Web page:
The startup has a proof-of-concept prototype for the wearable, which is built using off-the-shelf parts and is moving to a minimum viable product that will be used after a study and several trial programs are completed next year, Buxi says. A lab study on 60 patients is currently happening and will end in April. A small trial on those with mild depression patients starts in January, and a multi-site trial in depression relapse will begin in June. He says the trial is with a corporate health provider, which can expand the company’s market portfolio to non-clinicians.

The company will be seeking regulatory approval for the platform after it undergoes clinical trials.

INSPIRATION

A biomedical engineer, Buxi worked from 2008 to 2012 at the Holst research center in Eindhoven, the Netherlands, where he integrated state-of-the-art technologies for wearable health care devices. After that, he relocated with his family to Australia, where he pursued a Ph.D. at Monash University in Melbourne. For his research-project thesis, he developed a wearable blood pressure monitoring system based on pulse transit time—for which he was granted a patent from the Australian government.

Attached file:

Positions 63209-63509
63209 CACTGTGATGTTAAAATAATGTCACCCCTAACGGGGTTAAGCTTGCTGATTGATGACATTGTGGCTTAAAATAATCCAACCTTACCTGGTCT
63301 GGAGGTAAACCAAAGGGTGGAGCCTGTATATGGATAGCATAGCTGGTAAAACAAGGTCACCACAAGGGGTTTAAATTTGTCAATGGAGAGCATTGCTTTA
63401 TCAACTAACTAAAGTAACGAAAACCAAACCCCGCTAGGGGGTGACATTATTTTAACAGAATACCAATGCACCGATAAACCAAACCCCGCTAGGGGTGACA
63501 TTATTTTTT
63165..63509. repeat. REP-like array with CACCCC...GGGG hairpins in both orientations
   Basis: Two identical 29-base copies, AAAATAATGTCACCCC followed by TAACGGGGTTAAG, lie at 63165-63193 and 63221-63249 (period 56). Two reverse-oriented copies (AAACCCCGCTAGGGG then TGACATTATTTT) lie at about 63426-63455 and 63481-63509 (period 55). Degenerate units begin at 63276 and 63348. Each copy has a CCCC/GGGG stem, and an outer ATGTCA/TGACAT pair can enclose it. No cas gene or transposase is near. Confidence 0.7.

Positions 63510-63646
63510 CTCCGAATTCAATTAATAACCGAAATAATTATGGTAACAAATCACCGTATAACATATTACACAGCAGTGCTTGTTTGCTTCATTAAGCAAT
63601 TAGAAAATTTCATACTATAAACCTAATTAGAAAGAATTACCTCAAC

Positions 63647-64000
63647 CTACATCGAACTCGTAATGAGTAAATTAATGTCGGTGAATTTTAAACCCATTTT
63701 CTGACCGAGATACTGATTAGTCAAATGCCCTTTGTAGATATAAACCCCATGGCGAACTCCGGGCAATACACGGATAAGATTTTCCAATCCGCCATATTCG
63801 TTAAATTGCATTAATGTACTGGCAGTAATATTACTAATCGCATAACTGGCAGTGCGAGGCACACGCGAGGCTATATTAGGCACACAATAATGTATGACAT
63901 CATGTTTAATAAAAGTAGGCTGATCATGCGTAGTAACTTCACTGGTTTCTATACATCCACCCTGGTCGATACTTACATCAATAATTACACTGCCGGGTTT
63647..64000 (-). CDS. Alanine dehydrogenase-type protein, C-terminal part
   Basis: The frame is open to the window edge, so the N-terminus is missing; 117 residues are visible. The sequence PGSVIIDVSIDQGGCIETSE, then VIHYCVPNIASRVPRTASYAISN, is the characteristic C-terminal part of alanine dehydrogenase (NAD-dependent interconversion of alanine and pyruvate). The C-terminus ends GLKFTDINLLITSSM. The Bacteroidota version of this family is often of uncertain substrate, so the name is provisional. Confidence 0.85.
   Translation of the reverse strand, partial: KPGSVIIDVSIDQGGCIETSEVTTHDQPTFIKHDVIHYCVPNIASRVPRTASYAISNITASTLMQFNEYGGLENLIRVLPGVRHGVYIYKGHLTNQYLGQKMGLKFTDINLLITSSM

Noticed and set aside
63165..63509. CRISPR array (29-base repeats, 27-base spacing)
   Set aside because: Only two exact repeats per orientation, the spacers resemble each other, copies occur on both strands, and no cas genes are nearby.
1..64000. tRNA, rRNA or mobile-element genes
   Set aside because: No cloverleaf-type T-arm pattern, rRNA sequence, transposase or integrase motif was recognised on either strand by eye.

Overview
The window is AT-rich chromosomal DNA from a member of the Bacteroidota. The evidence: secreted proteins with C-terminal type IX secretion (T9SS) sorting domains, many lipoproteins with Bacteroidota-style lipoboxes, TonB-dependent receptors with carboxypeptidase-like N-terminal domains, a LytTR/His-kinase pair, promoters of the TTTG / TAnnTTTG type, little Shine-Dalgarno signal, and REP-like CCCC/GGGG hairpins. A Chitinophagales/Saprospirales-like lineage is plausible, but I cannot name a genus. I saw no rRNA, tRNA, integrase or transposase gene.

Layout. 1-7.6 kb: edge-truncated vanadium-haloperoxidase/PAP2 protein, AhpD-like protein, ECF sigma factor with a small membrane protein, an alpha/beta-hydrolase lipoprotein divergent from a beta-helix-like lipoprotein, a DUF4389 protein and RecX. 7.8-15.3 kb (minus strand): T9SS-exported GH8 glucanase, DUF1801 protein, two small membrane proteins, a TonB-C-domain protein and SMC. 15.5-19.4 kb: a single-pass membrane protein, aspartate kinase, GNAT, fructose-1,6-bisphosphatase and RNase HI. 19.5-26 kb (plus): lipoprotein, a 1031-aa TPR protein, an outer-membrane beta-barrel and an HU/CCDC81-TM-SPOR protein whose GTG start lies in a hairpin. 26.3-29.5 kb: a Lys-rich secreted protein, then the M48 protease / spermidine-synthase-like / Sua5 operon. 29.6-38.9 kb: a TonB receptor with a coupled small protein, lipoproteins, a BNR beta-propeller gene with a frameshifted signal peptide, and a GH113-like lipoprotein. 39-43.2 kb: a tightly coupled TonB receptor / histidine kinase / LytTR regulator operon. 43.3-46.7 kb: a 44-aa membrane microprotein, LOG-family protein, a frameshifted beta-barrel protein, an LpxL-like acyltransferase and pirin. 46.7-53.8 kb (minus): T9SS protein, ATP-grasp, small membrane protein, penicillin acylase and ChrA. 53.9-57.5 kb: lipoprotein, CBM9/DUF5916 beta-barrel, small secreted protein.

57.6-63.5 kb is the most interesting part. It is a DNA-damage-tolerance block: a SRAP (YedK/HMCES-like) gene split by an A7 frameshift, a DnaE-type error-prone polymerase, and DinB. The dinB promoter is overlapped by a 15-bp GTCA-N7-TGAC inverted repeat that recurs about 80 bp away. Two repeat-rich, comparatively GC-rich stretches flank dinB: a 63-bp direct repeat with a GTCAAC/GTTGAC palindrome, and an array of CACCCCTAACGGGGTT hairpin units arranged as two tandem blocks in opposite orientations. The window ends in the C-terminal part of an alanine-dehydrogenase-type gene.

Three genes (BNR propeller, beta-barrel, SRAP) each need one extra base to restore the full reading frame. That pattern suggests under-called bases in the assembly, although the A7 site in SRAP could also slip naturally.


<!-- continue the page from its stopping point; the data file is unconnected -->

Several of his research papers are published in the IEEE Xplore Digital Library.

Buxi got to thinking whether he might apply his Ph.D. work to the problem of measuring stress.

He began working on the idea in 2017 as a side project, and in 2018 he formed a proprietary limited partnership with the startup’s cofounder, Alexander Senior. Today the company has seven employees—a mix of engineers, scientists, and entrepreneurs. The company also has collaborators from industry and academia who have expertise in machine learning, biomedical machine learning, and physiology.

The business has largely been funded by a venture capitalist and is close to completing its seed funding round.